April 1, the day my Tuscany group flew home, my next group began their journey to Italy.
April 2, 2010.
On the morning of Friday, April 2, the next group landed at the Rome airport. I had stayed overnight in the nearby village of Fiumicino so was at the airport when they all landed.
I had arranged for a private bus transfer to the hotel in downtown Rome, the 3 star Hotel Sonya. It is a small, centrally located hotel with a great staff and a wonderful daily breakfast.
We dropped the bags at the hotel and took off. First we walked over to the nearby 10th century Santa Marie Maggiore, famous as the church of the Snow in August legend. Next we went over to the main train station and I bought them all unlimited subway/bus tickets for the whole week.
Then we subwayed to Piazza de Spagna, the location of the Spanish Steps. This is one of the most upscale areas of this beautiful city, with names like Versace, Dior, Tiffany and Gucci. The steps are in lovely Baroque architecture flanked by homes where the English poets Keats and Byron once lived.
The next subway stop was Piazza del Popolo, the old northern gate of the city. In 1500 when Michelangelo arrived from Florence it was a garbage-filled mud hole. Today it is a graceful, beautifully balanced plaza with sweeping views of the twin churches, raised walkways, an obelisk at the center and the remarkable Santa Marie del Popolo chuch. This church is the location of two glorious Caravagio paintings, The Crucifixion of St. Peter and the Conversation of St. Paul.
It was midafternoon on this sunny day but the group was tired so we subwayed back to the hotel, ate an early dinner and went to bed.
April 3, 2010
Very early today we were at the gates of the Vatican Museums. The line was already very long but we had reservations and walked right in. This collection of art treasures rivals and at times surpasses the collection of the Louvre in Paris. Tens of thousands of pieces line the halls and open spaces, among them The Last of the Laoccoans, priceless Greek originals and a remarkable Egyptian collection of mummies. But of course the highlights are the Raphael Rooms and the Sistine Chapel.
Raphael’s School of Athens and the Disputa are masterpieces of the Renaissance facing one another, not to mention the incredible Battle of Milvian Bridge, depicting Emperor Constantine’s victory over his rival Maxentius.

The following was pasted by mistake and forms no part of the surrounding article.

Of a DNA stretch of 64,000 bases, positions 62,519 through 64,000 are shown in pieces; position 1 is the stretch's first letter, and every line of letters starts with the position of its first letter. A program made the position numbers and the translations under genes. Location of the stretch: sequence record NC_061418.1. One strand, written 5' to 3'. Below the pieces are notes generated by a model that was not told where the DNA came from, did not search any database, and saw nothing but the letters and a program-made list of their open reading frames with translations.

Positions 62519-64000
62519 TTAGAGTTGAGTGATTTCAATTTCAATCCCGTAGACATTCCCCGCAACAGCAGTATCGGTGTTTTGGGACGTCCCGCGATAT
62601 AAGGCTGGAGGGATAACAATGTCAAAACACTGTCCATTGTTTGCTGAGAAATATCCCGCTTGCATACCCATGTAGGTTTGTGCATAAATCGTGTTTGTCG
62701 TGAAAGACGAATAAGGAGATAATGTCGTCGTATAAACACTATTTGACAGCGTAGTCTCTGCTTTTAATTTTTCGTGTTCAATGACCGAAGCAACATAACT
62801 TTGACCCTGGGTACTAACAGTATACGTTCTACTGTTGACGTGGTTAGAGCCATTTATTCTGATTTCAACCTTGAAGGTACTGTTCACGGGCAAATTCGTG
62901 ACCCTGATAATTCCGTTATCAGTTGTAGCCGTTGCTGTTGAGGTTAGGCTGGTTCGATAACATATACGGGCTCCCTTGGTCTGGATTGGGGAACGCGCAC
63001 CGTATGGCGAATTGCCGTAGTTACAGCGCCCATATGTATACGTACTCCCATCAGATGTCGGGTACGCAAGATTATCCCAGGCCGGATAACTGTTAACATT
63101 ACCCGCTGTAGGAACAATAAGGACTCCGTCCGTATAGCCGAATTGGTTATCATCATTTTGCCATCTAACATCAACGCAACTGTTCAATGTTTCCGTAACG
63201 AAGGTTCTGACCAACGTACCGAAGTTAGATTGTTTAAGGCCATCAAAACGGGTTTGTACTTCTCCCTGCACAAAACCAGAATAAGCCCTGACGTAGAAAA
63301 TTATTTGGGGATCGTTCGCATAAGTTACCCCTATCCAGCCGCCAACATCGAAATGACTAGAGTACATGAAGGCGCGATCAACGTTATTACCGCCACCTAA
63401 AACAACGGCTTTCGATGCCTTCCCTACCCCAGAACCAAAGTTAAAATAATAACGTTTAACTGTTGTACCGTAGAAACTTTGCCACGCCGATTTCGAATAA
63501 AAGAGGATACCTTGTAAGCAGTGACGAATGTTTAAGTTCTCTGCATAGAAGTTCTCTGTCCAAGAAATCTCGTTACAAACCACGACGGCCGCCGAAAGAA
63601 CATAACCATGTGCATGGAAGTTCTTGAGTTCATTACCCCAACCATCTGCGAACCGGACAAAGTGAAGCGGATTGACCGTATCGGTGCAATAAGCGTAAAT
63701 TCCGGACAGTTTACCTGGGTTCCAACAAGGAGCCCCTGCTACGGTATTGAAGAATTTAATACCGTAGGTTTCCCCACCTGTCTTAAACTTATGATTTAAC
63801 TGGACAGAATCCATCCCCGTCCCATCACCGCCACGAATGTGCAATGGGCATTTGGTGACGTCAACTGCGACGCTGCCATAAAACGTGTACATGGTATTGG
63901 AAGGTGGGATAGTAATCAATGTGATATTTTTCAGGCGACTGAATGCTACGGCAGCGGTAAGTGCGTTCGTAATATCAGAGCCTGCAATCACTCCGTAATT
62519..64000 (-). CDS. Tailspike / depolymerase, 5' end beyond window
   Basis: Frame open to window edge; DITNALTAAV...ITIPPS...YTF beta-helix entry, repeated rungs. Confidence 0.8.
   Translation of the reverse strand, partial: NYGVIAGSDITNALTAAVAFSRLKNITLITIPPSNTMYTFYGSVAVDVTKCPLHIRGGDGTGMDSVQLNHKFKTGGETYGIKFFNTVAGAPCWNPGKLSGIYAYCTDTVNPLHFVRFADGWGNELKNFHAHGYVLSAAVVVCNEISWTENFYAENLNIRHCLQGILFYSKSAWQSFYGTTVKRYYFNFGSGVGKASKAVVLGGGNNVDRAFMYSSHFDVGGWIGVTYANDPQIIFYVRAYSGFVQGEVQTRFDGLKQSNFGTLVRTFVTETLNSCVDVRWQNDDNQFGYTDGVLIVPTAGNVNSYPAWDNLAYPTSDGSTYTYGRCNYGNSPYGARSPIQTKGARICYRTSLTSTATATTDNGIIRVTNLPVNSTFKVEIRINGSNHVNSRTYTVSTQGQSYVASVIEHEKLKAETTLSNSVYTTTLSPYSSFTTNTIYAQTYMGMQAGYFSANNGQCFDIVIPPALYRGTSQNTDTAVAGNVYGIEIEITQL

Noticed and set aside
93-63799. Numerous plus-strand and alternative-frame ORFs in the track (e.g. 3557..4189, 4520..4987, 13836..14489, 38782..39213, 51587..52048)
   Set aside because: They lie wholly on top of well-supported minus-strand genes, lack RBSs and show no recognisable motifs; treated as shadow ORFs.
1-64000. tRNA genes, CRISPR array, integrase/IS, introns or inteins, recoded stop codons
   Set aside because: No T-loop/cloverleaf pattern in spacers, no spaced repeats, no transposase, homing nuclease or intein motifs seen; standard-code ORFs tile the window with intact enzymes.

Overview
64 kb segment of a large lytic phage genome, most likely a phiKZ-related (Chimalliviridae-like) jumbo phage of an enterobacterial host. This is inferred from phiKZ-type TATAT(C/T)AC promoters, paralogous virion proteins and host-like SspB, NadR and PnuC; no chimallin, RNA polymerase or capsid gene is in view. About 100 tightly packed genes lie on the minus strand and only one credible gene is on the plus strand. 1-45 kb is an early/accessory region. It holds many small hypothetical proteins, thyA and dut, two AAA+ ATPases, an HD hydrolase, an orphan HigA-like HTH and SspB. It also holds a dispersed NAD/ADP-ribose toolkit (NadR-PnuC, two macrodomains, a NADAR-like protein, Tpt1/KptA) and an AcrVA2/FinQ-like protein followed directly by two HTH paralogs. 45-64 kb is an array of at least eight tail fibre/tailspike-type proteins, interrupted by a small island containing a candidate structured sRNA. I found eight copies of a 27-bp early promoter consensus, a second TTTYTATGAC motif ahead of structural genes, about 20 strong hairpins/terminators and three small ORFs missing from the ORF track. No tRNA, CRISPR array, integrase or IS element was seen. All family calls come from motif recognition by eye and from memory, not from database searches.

Shortly after, we entered the Sistine Chapel, considered by many art critics to be the single greatest artistic achievement in the history of mankind. Michelangelo painted it over a period of about four years in the early 1500s on the ceiling of the room where new popes are chosen. Scenes from the Old Testament adorn the panels over head, including the most famous, The Creation of Man. It is an optimstic, exuberant vision of mankind. However, the scene over the main altar is of the Last Judgment, a swirling, angry, painful vision of mankind being harshly judged by a disappointed Christ. This was also painted by Michelangelo but many, many years after he finished the ceiling. Clearly his view of mankind had radically changed.
Toward the back of the Chapel the doorway was open that lead directly to St. Peter’s Cathedral. By far the largest church in the world, its immensity was intended to awe and inspire. The graceful and balanced classical exterior designed by Michelangelo and topped by his stupendous dome belies the raucous, overwrought Baroque interior by Bernini. But Baroque did what it was intended to do: bring the masses back to the fold. Near the entrance stands Michelangelo’s famous Pieta, done at about age 30. Church officials were preparing for Easter Sunday so the middle of the cathedral was inaccesible but we were allowed to walk all around the perimeter and view the tombs, sculptures and other artifacts.
Leaving the cathdral we walked out onto St. Peter’s Square, embraced by Bernini’s colonade of columns. It was a warm, sunny day for a stroll across the piazza to a bookstore before we boarded the subway back to our hotel and dinner at a nearby restaurant.
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